Belle is wearing a black dress and hood, so she could definitely be in mourning, though she never mentions it in dialogue. Her lines are an abridged version of Dickens' text, so she also doesn't bring up any specific thing that Scrooge has done to make her leave him. He rolls his eyes at her though when she talks about his master passion Gain having engrossed him. If he does that a lot with her, I don't blame her for getting tired of him. And it's clear from his own dialogue that he doesn't disagree about the change in his attitude; he just doesn't see what the big deal is.
Young Scrooge seems mostly annoyed by her. This is inconvenient to him. For her part, she's hunched over in a submissive posture, but she's not backing down. It seems like it's taking a lot out of her to confront him like this, but she's determined to go through with it.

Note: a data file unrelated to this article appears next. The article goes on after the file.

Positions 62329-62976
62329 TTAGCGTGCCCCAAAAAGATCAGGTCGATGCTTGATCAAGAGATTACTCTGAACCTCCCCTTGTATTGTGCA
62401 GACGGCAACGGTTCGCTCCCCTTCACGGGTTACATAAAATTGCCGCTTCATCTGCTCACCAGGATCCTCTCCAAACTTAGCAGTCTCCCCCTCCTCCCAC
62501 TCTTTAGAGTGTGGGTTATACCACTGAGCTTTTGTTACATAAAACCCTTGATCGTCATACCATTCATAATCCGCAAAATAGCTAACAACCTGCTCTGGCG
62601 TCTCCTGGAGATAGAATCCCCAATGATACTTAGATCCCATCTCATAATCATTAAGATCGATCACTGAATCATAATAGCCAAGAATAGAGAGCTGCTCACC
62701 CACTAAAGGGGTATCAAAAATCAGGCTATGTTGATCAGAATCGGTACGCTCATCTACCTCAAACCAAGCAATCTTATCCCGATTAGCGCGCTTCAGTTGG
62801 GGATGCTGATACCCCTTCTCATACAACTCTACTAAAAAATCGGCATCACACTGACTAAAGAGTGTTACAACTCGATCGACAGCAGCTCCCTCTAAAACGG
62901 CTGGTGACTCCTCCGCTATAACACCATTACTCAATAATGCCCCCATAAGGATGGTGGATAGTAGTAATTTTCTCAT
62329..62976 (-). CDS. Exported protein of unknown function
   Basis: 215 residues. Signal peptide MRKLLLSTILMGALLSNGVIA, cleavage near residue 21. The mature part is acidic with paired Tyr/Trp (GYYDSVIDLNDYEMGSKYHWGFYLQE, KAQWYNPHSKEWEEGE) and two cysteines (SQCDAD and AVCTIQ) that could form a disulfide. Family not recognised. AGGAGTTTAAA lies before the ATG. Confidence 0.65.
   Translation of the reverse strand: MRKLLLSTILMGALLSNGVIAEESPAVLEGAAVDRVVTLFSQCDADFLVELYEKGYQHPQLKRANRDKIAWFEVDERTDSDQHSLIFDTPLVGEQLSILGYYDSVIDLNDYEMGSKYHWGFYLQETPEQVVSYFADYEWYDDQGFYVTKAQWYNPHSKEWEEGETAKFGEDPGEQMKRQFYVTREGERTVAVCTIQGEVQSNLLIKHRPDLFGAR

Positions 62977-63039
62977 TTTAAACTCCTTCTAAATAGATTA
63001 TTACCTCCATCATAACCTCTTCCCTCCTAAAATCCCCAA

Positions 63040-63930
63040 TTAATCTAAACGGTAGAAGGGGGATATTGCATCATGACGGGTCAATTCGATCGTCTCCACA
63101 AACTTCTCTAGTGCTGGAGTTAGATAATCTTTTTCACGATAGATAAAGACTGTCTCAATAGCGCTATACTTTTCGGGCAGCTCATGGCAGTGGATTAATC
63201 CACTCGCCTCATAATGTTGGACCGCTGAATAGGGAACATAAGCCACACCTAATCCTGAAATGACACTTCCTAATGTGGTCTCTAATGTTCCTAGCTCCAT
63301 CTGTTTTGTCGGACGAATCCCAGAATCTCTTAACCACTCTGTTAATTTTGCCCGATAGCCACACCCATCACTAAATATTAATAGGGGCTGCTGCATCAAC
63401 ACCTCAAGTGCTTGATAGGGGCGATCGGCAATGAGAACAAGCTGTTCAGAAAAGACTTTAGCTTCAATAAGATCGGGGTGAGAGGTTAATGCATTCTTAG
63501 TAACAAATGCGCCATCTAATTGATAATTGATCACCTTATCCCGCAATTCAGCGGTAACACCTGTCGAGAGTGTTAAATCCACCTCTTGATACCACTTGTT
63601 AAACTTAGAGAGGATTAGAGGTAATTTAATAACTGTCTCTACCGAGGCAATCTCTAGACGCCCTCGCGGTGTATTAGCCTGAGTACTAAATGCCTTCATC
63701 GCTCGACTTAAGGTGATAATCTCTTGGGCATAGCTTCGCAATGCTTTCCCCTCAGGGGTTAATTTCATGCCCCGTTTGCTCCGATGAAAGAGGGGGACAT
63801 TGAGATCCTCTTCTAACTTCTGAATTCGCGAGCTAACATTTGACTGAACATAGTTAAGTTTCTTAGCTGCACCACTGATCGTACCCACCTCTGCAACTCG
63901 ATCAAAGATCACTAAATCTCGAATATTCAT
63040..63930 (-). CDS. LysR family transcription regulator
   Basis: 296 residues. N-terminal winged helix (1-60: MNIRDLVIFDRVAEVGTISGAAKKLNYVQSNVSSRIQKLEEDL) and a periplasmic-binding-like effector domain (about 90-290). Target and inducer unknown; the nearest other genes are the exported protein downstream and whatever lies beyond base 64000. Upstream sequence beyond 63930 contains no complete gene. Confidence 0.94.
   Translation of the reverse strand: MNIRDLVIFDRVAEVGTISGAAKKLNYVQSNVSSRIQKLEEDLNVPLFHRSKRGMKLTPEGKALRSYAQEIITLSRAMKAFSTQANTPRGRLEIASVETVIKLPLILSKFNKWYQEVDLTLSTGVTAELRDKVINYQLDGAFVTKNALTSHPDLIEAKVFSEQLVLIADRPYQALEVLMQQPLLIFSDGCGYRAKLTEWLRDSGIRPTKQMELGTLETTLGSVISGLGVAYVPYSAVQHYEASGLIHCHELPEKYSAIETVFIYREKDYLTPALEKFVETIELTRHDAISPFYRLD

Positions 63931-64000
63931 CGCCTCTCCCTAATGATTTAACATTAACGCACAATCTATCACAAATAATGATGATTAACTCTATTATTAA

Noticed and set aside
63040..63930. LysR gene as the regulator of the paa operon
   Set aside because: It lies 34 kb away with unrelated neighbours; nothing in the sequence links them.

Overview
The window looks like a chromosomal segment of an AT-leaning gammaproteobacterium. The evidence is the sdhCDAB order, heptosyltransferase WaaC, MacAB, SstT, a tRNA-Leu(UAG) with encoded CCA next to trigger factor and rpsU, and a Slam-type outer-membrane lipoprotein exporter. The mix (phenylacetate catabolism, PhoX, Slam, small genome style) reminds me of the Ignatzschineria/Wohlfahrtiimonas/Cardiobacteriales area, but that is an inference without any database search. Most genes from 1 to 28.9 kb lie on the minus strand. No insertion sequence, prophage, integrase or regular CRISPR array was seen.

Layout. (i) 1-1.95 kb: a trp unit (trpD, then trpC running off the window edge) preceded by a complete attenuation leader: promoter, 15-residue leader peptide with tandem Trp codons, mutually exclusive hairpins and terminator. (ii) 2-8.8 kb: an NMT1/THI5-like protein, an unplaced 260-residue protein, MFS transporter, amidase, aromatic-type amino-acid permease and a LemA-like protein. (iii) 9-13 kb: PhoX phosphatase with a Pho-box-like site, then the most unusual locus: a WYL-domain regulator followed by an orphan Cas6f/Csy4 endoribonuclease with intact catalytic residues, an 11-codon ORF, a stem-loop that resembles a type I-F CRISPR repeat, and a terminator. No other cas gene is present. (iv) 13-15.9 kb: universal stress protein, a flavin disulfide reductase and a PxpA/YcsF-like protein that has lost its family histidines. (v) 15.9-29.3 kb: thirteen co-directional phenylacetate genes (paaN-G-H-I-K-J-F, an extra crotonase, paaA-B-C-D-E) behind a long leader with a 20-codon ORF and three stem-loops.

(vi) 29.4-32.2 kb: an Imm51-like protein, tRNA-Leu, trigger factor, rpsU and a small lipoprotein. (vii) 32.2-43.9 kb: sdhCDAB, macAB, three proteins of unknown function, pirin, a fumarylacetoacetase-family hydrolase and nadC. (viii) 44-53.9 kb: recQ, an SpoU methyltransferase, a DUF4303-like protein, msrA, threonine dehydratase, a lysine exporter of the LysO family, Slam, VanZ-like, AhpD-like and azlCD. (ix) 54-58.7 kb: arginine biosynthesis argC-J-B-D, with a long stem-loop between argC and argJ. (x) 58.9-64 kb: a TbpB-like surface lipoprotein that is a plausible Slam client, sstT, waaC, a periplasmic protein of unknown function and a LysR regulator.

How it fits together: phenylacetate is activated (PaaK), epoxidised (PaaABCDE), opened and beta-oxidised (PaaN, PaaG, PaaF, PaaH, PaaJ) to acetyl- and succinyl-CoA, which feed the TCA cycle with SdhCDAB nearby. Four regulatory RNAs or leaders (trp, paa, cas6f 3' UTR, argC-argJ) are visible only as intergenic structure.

Like in the earlier scenes of Christmas Past, this Old Scrooge continues to be humble and compliant even as he asks why the Ghost wants to torture him. And when the Spirit throws the responsibility back on Scrooge, Scrooge's grabbing the extinguisher cap is an act of desperation, not anger. He puts it over the Ghost's head and the cap disappears along with the Spirit. There's no final flurry of other faces, the park simply transforms into Scrooge's bedroom, having completely skipped the final vision of Belle's married life.